“I am told that I am a true helper, and I would love to make a difference in the world. It is so important to be able to help people have a voice and language so that they can clearly communicate their needs, wants, desires and beliefs,” she said.
At Rogers High, Newsome activities included student council, sailing, cross country, gymnastics, the yearbook, and the National Honor Society. She also received the R.I. Secretary of State’s Civic Leadership Award. In addition, she volunteers at the OceanPointe Christian Church and community events such as Night to Shine, a prom for teens and adults with special needs; and Seniors for Seniors, a card-writing campaign for residents of the Grand Islander nursing home during the pandemic.
In her application, Newsome shared how she relates to Roger Williams’ values.
“Like Mr. Williams, I have a love for languages and have seen the benefits of this gift. I know that being multilingual will be helpful to assimilate in any culture that I may journey to as well as assist me in my future profession. While I know that I cannot be fluent in every language, I can learn a few to better understand people I may encounter in my community,” she said.
Otele graduated from Davies Career and Technology High School. He plans to attend the Wentworth Institute of Technology and study computer science and electronics. His goal is to earn a degree in computer engineering.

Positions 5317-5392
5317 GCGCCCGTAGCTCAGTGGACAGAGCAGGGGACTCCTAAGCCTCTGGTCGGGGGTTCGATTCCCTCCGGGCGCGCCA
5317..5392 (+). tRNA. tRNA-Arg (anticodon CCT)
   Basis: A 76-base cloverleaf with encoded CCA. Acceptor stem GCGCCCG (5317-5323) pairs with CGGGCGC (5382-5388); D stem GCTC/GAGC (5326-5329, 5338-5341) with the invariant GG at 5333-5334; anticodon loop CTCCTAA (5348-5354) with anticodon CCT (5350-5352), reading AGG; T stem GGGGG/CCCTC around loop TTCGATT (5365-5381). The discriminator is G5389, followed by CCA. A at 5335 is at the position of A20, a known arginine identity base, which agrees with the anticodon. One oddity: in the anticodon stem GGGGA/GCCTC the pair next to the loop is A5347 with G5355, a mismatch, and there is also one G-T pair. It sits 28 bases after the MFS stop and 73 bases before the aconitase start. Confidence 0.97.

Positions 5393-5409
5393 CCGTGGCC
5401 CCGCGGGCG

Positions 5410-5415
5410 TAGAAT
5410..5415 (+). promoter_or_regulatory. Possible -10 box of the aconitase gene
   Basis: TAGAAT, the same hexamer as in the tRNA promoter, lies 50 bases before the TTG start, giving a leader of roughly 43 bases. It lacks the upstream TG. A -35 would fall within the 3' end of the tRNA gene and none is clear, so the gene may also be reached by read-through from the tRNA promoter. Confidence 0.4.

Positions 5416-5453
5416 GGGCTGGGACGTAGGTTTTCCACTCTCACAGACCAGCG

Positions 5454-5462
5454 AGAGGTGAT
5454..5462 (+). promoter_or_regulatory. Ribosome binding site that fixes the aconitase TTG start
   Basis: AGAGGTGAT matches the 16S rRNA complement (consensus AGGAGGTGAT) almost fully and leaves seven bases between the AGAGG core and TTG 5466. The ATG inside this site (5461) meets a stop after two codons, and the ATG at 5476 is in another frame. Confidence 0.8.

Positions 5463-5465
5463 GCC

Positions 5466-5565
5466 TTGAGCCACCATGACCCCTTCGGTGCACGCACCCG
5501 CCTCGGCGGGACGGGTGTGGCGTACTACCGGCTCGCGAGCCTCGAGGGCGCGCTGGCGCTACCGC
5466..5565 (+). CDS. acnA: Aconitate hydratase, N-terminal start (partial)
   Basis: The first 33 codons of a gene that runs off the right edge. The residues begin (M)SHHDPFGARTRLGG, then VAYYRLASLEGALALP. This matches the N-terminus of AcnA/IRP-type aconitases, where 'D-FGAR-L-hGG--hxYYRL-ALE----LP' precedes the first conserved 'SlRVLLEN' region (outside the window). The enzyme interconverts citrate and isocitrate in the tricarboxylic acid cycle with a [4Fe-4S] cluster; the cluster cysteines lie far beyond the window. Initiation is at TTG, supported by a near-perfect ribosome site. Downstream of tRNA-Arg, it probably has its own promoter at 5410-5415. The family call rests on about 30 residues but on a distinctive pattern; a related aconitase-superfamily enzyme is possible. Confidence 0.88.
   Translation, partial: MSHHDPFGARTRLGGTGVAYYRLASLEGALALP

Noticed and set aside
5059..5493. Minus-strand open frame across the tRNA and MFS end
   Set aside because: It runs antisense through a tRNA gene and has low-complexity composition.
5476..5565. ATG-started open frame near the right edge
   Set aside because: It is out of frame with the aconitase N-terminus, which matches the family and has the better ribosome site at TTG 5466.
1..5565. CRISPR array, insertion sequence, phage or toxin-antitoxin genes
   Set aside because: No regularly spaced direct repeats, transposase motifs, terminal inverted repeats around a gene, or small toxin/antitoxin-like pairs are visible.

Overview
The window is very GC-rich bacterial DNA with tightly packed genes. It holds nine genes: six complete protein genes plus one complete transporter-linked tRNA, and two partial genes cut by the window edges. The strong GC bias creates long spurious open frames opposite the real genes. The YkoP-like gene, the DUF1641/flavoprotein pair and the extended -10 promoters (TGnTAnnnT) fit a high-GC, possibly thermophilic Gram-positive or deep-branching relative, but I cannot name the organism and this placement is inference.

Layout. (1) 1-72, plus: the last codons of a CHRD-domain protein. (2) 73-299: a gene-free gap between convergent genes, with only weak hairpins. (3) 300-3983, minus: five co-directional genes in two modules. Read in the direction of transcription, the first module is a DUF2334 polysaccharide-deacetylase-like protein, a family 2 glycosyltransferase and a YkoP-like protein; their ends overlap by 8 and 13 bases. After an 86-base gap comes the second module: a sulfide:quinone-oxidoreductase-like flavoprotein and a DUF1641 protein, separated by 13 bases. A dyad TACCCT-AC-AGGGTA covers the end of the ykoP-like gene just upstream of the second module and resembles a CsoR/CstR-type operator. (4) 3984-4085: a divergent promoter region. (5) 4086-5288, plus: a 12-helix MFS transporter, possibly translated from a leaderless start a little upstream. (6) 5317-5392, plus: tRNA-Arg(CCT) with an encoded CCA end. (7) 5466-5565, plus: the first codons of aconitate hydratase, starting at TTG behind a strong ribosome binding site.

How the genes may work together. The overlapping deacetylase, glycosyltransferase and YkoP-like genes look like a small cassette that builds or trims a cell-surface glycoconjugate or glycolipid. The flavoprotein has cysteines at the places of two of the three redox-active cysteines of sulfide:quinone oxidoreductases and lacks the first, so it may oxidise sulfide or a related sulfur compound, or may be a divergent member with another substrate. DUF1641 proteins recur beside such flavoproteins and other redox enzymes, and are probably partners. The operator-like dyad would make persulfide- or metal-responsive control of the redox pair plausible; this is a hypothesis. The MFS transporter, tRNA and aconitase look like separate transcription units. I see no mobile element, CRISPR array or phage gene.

“Growing grow up watching my parents struggle inspired me. Eventually became clear to me that my success depended on combining American and Nigerian cultures and always working harder than everyone around me,” said, whose parents immigrated from Nigeria om 2003.
At Davies, Otele’s activities included National Honor Society, robotics, and SkillsUSA. In addition, he earned a CX Thin Films Internship and participates in his church, the Google Code Next program, and Oasis.
In his application, Otele shared how he relates to Roger Williams’ values.
“Looking back at Roger Williams' legacy from being exiled by Massachusetts Bay authorities to founding the state of Rhode Island, I see that he not only set an opportunity for me, but for everyone in the USA. The decision to come to America with nothing but hopes and dreams, is what motivates me to strive for more,” he said.
Tran graduated from Classical High School. She plans to attend Brown University and study biomedical or mechanical engineering. Her goal is to go into dentistry. At Classical, her activities included tennis, robotics, band, and yearbook.
Tran sees parallels between her experience at Classical and the life of Roger Williams and his relationship with the Narragansett tribe.
“The power of language is incredible. That’s one of the beautiful things about this school, the mixing of culture and language, of all the backgrounds of the people of Providence coming together to form one community,” she said.
The Rhode Island Foundation is the largest and most comprehensive funder of nonprofit organizations in Rhode Island. Working with generous and visionary donors, the Foundation raised $75 million and awarded $84 million in grants last year. Through leadership, fundraising and grant-making activities, often in partnership with individuals and organizations, the Foundation is helping Rhode Island reach its true potential.